About Jesus Steve Sweetman
The more I study the
Bible the more I’m convinced that concerning many New Testament
concepts we are so far out of the loop that we don’t know there’s a
loop to be out of. The
following is one such example
Imagine yourself a young
Jewish man in the good old days when
One place you’d find
support would be at the gate to your city where a number of older
retired men hung out for the sole purpose to make themselves available
to people like yourself. Upon
your request they’d offer you timely and valuable counsel to help you
through the struggles of life. You’d
be thankful to have these wise men as your friends, men who cared dearly
These older men were
called elders. They
graciously offered themselves to help care for people in their village.
Yet as so often is the case, things get more complicated and
structured as time goes by. By
the time Jesus appeared on earth these elders had been incorporated into
the ruling council of
The Sanhedrin and
synagogue rulers were just as much of a political and social
organization as they were a religious order.
These men were well paid professionals who viewed themselves as
holy and caring men, but in fact they were far from that.
In general they were nothing like the caring elders found sitting
at the gate in centuries past.
Elders who were once a
group of caring men who gave themselves to serve God’s people became
institutionalized into a rigid organization that eventually opposed the
very God they claimed to serve.
Now imagine yourself as
Timothy, one of Paul’s hardest working helpers.
Paul asks you to affirm elders in the cities where both of you
had led people to Jesus. These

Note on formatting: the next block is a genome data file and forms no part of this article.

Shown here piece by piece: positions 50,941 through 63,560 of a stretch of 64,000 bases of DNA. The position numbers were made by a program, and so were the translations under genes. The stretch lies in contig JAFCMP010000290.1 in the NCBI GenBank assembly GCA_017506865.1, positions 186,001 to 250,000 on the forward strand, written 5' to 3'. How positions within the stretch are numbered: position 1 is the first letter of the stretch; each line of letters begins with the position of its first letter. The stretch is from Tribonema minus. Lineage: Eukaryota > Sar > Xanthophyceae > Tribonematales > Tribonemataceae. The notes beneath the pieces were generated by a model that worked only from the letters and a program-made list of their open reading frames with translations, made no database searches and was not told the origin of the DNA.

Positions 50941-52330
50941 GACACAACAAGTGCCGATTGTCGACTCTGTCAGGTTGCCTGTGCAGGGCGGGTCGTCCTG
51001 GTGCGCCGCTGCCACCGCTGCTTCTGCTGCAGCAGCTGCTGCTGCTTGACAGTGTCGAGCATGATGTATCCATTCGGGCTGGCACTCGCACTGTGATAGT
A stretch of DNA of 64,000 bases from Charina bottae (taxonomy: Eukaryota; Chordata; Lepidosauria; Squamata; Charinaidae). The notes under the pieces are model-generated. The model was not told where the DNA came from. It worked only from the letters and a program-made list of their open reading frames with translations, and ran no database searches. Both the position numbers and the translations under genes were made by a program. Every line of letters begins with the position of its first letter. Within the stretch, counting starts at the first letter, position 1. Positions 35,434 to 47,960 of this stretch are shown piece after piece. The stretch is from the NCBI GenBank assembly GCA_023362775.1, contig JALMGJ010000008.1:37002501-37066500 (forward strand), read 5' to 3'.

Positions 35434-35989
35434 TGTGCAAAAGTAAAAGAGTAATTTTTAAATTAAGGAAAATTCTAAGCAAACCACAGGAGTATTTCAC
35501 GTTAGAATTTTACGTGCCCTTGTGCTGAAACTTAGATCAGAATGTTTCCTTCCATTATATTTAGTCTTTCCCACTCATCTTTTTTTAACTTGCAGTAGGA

men would care for the Christians in those cities.
In order to recognize such men you’d need a clear understanding
of what elders should be like, don’t you think?
So what character qualities would you be looking for in these
I’m sure you’d
remember Paul’s list of character qualities he sent you. (1 Tim. 3)
From Paul’s letter you’d understand that elders were to be
the caring fatherly type, much like the elders of old who sat by the
gate. These men would
provide love, support and counsel to individual disciples.
You’d also understand
that the elders you are to affirm would not look at all like the elders
you see in the Sanhedrin. They were domineering, arrogant, prideful, and
enjoyed the power and authority they had over you.
You’d also remember Jesus telling His disciples that Christian
leaders shouldn’t lord it over His people as the Gentile rulers do,
something the Sanhedrin did as well. (Luke 22:25-27)
The elders that Timothy
was to locate and affirm also looked nothing like our modern day church
board who manage the affairs of the church.
Timothy was looking for men who were already sincerely caring for
real live human disciples. He
really wasn’t looking for administrators.
In my thinking there’s
a strange and sad similarity to how both Judaism and Christianity have
evolved. In the case of
Jewish elders, they eventually left their seats at the gate for a seat
of privilege in the Sanhedrin or synagogue. First century Christian
elders evolved by means of numerous summersaults into the church’s
hierarchy we see today. In
both cases men who began as a group of older men caring for people
evolved into a highly structured group caring for organizational assets
and programs. This is the “institutionalization
I’d suggest that we put
Paul’s teaching into practice. You
might say that we live in a very different world and following Paul’s
thinking isn’t reasonable or workable. I say that basic human nature
and human needs never change. We
still need and always will need, love,
support, and good care, which is the role of elders.
Testament thinking is extremely difficult if not impossible in today’s
westernized church. It’s
hard to make drastic changes without dismantling everything and starting
over. And starting over
isn’t usually an option after spending so much time, energy and money
on what we’ve built. Nevertheless,
I believe the Scripture still stands as God’s divine blueprint for all
of life, and that includes church life with elders who care for real
human disciples of Jesus.
Note – I’ve greatly
simplified the above to keep it short.
I’d like to recommend my article on “Plurality Of Elders”.
The “one man pastor” isn’t New Testament thinking in my opinion.
Click the following link. It’s about 3 times longer than this article.